3 dagen geleden - Academic Medical Center (AMC) - Amsterdam
You will initiate emerging, cutting-edge genome modification technologies across the AMC/VUmc alliance, and advance our expertise in functional cancer genomics…
High spatial resolutions from single molecule emitters, cryogenic temperatures
The researcher will work in a team of experimentalists and theorists who share the common goal of imaging at the nanometre scale. She/he will work at the interface of the team designing, performing experiments, and developing modelling for data analysis. In order to achieve very high spatial resolutions from single molecule emitters, the wavefront of the light must not be disturbed by optical aberrations. In reality, such aberrations are always present, but only at our targeted high resolution at cryogenic temperatures do they play a crucial role. Therefore, the candidate will develop adaptive optics instrumentation and algorithms to measure the wavefront distortion and subsequently correct the distortions. We will use spatial light modulators to shape the wavefront.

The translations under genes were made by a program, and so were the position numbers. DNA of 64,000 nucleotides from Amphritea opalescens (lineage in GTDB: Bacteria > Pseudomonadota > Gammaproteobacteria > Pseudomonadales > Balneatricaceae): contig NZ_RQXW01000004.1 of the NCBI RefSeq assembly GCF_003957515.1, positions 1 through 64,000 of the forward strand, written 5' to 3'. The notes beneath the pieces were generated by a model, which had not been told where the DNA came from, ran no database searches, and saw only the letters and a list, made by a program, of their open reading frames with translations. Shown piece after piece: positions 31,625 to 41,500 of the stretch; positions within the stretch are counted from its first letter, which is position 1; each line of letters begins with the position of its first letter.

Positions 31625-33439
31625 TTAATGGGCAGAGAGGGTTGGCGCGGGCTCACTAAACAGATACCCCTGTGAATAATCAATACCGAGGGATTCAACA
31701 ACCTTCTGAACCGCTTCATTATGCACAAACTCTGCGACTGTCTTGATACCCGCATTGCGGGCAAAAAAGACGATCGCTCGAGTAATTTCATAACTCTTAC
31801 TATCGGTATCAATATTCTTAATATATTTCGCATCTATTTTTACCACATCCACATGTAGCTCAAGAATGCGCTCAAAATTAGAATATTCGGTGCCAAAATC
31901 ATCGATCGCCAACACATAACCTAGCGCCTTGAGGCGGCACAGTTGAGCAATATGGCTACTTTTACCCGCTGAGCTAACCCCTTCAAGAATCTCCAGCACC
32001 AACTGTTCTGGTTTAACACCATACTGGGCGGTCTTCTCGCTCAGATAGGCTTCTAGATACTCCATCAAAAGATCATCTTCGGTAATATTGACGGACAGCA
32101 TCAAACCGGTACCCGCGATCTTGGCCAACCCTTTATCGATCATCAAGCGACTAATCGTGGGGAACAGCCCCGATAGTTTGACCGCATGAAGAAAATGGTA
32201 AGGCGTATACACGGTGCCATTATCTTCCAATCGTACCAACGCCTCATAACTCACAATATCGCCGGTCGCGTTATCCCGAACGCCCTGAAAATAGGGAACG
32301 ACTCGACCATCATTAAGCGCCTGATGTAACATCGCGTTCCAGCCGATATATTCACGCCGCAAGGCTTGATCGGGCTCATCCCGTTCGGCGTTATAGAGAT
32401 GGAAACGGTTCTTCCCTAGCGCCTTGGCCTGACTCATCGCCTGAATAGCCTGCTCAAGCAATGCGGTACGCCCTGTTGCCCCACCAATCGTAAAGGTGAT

The research will be performed at the Department of Imaging Physics in the Faculty of Applied Sciences at Delft University of Technology.
The candidate must hold an MSc degree in Physics. The candidate should have a background in experimental physics using high-end technical equipment and should have a track record of measuring, analysing, and comparing data to model predictions. Experience with microscopy, optics, fluorescence, and/or simulation packages is beneficial but not required.
Delft University of Technology (the TU Delft) is a multifaceted institution offering education and carrying out research in the technical sciences at an internationally recognised level. Education, research and design are strongly oriented towards applicability. The TU Delft develops technologies for future generations, focusing on sustainability, safety and economic vitality. At the TU Delft you will work in an environment where technical sciences and society converge. The TU Delft comprises eight faculties, unique laboratories, research institutes and schools.
The position is in the Department of Imaging Physics of the Faculty of Applied Sciences. This department performs cutting-edge research spanning the range from understanding the basic principles underlying imaging technology to automated image analysis.
The Quantitative Imaging (QI) group performs fundamental and applied research in sensing (imaging systems), processing, analysis, and interpretation of multi-dimensional images. The research is applied in three multidisciplinary programmes: medical image processing, biomolecular imaging (light and electron microscopy), and industrial imaging. These programmes are conducted in close collaboration with partners in academia (including several university medical centres), industry, and governmental research institutes.
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